“Mom, you need to talk to Noah and tell him I need more cinnamon on my morning toast.”
I raised my eyebrows at the first grader. “I doubt you need more. You already go crazy with it.”
“Seriously, Mom. Noah skimps on the cinnamon. I tried to tell him, but he says I have enough. I don’t have enough, though. Will you talk to him?”
I cut his toast into three sections. “Maybe you should write him a note and convince him yourself.”
He chews a bite of toast, considering this.
“You’ll need good reasons if you want him to change,” Hannah says. “That’s what my teacher always says. And they can’t just be because you like it. You need something with teeth.”
I smile. I’m not sure I knew that as a fifth grader.
Sam swigs his chocolate milk and says, “Mom, can I use your phone? I need to ask Google what’s good about cinnamon.”
We don’t use phones at the table, but really, how can I resist? “Since you’re eating, let me ask.”
So I Google the benefits of cinnamon. “What’s it say?” he asks.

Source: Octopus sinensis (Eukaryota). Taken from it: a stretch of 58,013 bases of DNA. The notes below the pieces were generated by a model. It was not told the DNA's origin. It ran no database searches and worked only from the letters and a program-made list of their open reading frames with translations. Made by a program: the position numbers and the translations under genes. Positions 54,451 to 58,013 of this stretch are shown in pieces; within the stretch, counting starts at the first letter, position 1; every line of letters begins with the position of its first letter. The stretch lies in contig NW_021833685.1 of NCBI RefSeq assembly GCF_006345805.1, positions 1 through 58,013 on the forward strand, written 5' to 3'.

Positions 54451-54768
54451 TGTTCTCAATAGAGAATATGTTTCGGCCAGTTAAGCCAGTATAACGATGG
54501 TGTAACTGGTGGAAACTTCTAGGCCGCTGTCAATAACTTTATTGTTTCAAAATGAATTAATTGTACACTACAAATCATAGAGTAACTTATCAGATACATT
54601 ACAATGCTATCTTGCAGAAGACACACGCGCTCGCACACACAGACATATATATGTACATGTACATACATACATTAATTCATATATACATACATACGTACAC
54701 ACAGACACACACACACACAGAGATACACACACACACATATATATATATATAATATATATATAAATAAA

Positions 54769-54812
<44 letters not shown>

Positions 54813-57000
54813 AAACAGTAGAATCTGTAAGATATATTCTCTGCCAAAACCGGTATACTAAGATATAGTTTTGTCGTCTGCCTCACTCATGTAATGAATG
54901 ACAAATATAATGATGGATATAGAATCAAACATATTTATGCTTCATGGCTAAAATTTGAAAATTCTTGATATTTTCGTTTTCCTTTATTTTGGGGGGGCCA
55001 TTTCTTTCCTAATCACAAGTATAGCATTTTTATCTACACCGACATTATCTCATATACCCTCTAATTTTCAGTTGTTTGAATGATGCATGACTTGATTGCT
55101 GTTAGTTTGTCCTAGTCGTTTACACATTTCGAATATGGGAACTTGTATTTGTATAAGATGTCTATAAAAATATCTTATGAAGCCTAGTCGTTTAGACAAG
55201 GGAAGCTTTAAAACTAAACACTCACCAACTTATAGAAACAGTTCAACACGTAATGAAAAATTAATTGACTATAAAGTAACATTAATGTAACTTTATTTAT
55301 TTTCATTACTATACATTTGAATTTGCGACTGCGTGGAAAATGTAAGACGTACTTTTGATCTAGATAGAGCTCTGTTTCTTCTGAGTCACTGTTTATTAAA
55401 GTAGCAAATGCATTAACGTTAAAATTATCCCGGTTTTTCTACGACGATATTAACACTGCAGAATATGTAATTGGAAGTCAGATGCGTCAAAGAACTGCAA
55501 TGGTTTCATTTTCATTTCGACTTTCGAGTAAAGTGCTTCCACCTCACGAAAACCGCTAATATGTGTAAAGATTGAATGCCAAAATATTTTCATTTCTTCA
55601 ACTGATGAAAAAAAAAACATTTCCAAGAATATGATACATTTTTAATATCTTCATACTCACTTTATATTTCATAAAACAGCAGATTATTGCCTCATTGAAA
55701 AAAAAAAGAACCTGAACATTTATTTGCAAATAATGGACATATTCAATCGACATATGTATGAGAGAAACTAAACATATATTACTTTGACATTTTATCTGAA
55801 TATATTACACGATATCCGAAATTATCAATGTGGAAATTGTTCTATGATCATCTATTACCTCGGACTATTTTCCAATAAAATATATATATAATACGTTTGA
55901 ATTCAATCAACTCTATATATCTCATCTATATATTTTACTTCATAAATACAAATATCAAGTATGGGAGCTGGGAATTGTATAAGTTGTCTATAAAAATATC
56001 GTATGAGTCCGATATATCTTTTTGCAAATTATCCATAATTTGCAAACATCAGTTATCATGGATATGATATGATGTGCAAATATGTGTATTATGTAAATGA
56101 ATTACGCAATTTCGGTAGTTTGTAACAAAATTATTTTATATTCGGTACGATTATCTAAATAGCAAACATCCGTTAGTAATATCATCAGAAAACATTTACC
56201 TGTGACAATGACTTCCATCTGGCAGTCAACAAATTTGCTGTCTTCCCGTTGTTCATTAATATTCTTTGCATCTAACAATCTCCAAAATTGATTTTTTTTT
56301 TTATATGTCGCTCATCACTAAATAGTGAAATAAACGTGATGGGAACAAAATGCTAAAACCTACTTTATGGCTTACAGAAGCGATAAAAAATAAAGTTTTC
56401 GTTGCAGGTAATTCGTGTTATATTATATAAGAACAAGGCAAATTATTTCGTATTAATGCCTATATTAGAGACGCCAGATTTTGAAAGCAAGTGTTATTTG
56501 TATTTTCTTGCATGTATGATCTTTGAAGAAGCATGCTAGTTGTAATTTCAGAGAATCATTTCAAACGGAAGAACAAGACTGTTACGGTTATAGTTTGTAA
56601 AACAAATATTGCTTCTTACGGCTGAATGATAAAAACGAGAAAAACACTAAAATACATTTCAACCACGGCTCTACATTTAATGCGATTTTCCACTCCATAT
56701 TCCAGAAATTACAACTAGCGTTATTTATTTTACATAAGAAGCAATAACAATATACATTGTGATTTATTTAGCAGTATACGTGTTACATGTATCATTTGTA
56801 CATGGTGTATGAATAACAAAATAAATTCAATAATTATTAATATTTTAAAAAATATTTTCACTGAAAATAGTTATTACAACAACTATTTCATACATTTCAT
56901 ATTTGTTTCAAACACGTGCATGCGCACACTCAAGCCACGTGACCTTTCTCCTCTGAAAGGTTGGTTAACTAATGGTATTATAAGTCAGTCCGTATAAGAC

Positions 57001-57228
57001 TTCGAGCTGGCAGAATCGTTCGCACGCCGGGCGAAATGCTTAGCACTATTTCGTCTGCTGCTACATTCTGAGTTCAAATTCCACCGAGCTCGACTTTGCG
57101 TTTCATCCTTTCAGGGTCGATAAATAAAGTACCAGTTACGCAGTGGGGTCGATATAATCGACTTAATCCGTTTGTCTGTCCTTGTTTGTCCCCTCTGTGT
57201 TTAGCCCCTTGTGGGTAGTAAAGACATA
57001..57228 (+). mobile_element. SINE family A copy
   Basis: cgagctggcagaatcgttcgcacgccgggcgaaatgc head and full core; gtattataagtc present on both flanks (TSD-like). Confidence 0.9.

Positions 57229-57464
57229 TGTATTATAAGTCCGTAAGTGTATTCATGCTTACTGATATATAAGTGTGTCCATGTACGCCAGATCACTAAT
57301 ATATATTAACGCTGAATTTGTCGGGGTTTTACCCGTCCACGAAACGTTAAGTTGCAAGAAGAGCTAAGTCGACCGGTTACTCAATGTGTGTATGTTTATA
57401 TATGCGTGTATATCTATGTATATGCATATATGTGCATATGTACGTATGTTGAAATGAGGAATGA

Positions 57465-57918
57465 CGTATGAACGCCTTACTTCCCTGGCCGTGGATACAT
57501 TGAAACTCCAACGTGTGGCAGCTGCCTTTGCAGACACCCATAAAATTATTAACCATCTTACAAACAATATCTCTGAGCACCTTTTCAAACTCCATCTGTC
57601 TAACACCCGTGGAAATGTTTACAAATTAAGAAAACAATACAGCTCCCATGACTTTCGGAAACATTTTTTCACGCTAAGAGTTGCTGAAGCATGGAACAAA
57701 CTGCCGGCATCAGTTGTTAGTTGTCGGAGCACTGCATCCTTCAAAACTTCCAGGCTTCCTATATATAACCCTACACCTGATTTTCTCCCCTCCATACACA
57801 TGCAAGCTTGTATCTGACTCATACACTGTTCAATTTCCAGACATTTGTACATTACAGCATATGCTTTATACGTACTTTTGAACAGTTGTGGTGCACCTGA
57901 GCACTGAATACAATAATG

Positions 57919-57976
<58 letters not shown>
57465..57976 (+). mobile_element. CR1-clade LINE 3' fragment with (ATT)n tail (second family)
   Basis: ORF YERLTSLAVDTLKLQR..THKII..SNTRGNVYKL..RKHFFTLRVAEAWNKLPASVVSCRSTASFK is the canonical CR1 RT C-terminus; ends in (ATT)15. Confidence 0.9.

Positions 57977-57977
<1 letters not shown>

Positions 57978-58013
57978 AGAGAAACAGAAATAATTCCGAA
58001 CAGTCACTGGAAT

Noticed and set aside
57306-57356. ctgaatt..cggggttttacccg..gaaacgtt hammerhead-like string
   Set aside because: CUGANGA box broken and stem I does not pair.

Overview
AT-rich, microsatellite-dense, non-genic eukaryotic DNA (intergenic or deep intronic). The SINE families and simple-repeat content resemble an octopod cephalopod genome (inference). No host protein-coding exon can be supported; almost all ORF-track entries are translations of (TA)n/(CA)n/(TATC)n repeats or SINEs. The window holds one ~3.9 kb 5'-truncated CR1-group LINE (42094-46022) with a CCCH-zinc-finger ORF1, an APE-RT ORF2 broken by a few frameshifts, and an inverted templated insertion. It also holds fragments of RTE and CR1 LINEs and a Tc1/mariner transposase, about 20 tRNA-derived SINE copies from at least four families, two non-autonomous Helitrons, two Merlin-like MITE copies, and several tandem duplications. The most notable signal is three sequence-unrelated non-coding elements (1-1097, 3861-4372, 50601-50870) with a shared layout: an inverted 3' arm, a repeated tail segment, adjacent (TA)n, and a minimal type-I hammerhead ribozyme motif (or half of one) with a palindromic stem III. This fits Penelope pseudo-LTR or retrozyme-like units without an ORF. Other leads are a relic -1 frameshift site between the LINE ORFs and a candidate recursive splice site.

I skim the article aloud.
“That’s a good one, “he said. “That one about it’s good for your brain.”
The conversation ended as more pressing matters like shoes and lunches and piling into the car entered our day.
It was past bedtime when I heard the feet tapping down the steps. His smile is enough to get him out of trouble, but then he hands me an envelope addressed to Noah, the babysitter. “You can read it,” he says.
“Wow,” I say, looking at him. Wow, was about all this writing teacher momma could come up with.
“Hannah said I needed a closing, so I added, ‘please.’ Then I drew the dog with puppy eyes because who can say no to a pup?”
“Good point. I think your reasons are powerful.”
“Yep. They have teeth.” He kisses me and skitters back to bed.
Mid-blog post, he brings me this…
It was hard to be stern and send him back to bed.
“We can write during summer break,” I said.
“Seven more happy wake ups. I’ll dream about the characters until then,” he said.
Sometimes it’s even harder to believe this kid is for real.